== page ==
What if your home was decimated and no one was concerned with rebuilding it?
What if instead of your home, it was God’s home?
Haggai is an extremely short book about an extremely important task: rebuilding the Temple. After the Babylonian exile, God’s people were allowed to return to their homeland by the Persian king Cyrus. They immediately set to laying the Temple foundation and reconstructing their houses, but for one reason or another they neglected to finish the Temple.
Many years passed before God finally spoke to his people through the prophet Haggai.
From chapter 1 verses 4-6:
“Is it a time for you yourselves to be living in your paneled houses, while this house remains a ruin?”
Now this is what the LORD Almighty says: “Give careful thought to your ways. You have planted much, but have harvested little. You eat, but never have enough. You drink, but never have your fill. You put on clothes, but are not warm. You earn wages, only to put them in a purse with holes in it.”
He continues in verses 9-11:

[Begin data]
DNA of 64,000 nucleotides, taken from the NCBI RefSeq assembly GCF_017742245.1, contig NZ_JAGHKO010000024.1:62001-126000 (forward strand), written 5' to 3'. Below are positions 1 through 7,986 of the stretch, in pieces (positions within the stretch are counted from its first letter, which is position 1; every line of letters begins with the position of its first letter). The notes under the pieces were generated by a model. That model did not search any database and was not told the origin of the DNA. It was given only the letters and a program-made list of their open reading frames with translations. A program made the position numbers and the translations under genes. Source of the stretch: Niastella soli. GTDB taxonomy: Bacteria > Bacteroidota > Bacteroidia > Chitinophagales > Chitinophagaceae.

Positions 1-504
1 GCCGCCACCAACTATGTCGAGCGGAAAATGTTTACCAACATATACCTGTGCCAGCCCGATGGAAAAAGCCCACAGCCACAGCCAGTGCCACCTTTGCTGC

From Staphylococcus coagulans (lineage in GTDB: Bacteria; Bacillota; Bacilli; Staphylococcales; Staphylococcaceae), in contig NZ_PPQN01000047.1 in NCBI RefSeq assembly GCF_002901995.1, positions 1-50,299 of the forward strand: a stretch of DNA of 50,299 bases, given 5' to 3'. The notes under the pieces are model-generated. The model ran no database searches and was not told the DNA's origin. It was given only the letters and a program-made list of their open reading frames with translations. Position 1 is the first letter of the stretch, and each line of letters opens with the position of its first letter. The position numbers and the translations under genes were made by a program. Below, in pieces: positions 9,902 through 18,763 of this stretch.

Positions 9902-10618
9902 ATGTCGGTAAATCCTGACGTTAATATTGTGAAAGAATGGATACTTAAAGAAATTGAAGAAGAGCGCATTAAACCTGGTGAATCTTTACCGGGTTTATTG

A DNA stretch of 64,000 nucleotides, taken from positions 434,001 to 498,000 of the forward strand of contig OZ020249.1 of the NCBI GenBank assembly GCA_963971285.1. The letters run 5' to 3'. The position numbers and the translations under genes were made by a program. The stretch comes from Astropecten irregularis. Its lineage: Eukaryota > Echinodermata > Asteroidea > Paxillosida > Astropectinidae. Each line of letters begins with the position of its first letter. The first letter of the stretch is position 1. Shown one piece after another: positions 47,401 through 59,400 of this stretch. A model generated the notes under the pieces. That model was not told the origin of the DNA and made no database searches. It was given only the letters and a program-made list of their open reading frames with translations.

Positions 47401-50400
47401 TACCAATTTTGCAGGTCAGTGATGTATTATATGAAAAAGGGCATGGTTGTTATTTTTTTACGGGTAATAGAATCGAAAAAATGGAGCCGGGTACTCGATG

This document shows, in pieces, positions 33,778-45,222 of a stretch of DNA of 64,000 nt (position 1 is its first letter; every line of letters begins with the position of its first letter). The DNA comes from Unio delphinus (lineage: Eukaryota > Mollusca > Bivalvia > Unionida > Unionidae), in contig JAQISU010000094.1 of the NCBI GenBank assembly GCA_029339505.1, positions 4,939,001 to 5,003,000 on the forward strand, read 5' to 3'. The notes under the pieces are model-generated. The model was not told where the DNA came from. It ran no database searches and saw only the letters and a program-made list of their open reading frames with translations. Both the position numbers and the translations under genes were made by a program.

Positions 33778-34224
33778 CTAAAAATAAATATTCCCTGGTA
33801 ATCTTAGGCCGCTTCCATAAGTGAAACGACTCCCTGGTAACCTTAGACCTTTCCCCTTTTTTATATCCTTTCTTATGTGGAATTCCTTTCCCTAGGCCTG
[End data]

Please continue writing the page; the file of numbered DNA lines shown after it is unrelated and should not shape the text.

“You expected much, but see, it turned out to be little. What you brought home, I blew away. Why?” declares the LORD Almighty. “Because of my house, which remains a ruin, while each of you is busy with his own house. Therefore, because of you the heavens have withheld their dew and the earth its crops. I called for a drought on the fields and the mountains, on the grain, the new wine, the oil and whatever the ground produces, on men and cattle, and on the labor of your hands.”
After that, God’s people hurried over the next five years to finish the Temple, and as a result God’s blessing returned to them.
We know very little about Haggai other than that he was willing to be used by God in a time when many weren’t. Take a few minutes and read this inspiring book of the Bible.
[The above image of Haggai is from a sculpture at the Sienna Chapel.]